Notes from a content content provider
When first discussed by PWAC members there was some dissention in the ranks on this question. The argument, which I admit to initially agreeing with, went like this: We are professional non-fiction writers; we don’t just fill the blank spaces for our editors and publishers; we provide carefully crafted information designed to engage, enlighten, entertain, and give context. Should that be reduced to content provider?
I’ve come to accept and even embrace that term now, as have many colleagues. In fact Dawn Boshcoff renamed and repositioned her writing business to do just that—provide content. Many of my colleagues have successfully advanced their writing business to include content writing for a variety of online publications in addition to writing for magazines and newspapers, and doing corporate copywriting. Some write books and use social media and other online sites to write about their work. We provide content to engage, enlighten, entertain and give context and we do it well.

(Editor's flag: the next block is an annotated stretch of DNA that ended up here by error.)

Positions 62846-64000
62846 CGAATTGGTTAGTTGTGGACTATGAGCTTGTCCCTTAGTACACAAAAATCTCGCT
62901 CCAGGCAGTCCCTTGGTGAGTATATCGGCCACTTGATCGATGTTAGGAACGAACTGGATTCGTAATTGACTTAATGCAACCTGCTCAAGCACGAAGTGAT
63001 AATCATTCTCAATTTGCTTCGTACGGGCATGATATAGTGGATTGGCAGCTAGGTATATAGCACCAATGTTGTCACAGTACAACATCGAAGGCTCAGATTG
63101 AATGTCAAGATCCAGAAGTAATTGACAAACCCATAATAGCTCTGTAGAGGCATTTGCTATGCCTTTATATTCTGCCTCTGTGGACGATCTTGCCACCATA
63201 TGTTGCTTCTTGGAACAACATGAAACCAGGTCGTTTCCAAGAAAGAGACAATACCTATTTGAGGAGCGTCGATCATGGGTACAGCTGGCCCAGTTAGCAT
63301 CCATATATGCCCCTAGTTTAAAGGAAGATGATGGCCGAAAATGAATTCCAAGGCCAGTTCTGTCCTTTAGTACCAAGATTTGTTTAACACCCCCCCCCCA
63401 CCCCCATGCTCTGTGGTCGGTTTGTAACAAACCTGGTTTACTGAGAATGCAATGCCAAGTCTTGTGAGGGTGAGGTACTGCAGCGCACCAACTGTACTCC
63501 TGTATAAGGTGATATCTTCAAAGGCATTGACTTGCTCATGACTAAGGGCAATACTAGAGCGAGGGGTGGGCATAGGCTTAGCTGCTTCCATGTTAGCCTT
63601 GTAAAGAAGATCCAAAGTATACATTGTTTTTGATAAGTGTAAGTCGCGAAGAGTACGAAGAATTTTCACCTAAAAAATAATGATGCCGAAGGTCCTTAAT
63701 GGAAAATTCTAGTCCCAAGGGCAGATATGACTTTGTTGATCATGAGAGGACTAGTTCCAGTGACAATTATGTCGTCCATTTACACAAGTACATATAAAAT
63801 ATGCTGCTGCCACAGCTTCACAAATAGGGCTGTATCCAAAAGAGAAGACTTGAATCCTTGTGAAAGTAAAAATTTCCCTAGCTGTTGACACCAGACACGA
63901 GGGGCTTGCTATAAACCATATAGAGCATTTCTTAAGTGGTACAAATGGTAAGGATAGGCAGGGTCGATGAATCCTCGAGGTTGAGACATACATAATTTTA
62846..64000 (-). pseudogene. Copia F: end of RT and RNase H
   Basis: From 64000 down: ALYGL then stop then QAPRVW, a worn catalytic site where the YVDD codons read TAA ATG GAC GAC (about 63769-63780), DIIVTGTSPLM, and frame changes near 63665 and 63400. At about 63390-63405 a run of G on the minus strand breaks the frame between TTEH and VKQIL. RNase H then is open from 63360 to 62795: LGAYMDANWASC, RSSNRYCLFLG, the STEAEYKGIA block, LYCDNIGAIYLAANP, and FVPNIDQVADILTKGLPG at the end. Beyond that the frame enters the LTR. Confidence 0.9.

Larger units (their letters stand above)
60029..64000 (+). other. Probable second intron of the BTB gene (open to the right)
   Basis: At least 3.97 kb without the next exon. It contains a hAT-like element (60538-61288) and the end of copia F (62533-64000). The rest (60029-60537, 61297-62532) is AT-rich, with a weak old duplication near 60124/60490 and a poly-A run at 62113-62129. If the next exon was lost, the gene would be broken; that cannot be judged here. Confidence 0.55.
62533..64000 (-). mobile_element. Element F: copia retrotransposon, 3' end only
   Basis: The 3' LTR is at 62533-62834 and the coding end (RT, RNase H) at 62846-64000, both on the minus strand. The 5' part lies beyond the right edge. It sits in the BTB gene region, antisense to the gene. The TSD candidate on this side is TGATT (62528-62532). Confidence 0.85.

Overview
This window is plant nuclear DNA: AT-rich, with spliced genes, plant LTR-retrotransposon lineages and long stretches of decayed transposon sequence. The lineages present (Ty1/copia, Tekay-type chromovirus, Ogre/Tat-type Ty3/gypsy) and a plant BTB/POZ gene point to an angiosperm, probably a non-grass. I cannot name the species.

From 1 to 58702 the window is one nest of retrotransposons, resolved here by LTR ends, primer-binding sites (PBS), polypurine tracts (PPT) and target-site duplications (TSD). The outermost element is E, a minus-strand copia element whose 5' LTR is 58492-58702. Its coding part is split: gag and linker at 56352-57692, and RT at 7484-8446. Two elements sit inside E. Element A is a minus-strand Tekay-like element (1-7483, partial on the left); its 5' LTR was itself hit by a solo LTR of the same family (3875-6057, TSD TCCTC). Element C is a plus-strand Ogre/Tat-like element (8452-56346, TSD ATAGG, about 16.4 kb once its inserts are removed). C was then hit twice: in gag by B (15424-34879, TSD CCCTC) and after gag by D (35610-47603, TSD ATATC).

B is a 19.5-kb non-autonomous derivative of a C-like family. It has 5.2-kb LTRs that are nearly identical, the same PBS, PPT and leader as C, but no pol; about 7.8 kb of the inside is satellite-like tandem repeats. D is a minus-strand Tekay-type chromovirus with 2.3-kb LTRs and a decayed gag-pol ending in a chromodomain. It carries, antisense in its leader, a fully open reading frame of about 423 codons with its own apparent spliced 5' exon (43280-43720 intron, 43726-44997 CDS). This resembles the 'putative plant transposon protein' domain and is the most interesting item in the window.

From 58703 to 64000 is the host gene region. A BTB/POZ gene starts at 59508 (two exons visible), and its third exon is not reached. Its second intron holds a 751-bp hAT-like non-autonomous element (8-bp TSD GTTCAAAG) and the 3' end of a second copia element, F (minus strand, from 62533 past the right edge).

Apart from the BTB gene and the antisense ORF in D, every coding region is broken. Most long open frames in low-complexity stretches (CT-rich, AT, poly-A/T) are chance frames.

Too numerous to mention here, these are successful working writers. I join their ranks as a content provider and hope I’ll be equally successful. We populate these new media as never before because that’s what writers do—we write. And we want to be published whether in online or print media.
At an event organized by PWAC’s Ottawa chapter Peggy Blair talked about a long and sometimes painful journey getting her first book, The Beggar’s Opera, published. It was discouraging to hear her admit she’d lost the passion for writing, and is now building another career as a real estate agent. (She’d had a successful law career, then became a novelist, and is now a realtor—now there’s a story!) Her publishing contract includes a second book, already written, and an option for a third. She’s learned a lot along the way and, if that third book is picked up, I hope she’ll rediscover the joy of creative writing. (Thank you Paul Lima for that line) Maybe what Peggy Blair has learned is that she needs to provide the right content at the right time to the right client and it will all work out.
That’s what keeps me in this game of writing—the fact that it all does work out, and will continue to. I’m quite content being called a content provider. It fuels my passionate journey in writing, and it pays a few bills along the way.
Are you a writer or do you have other creative pursuits? Do you see yourself as a content provider or something more?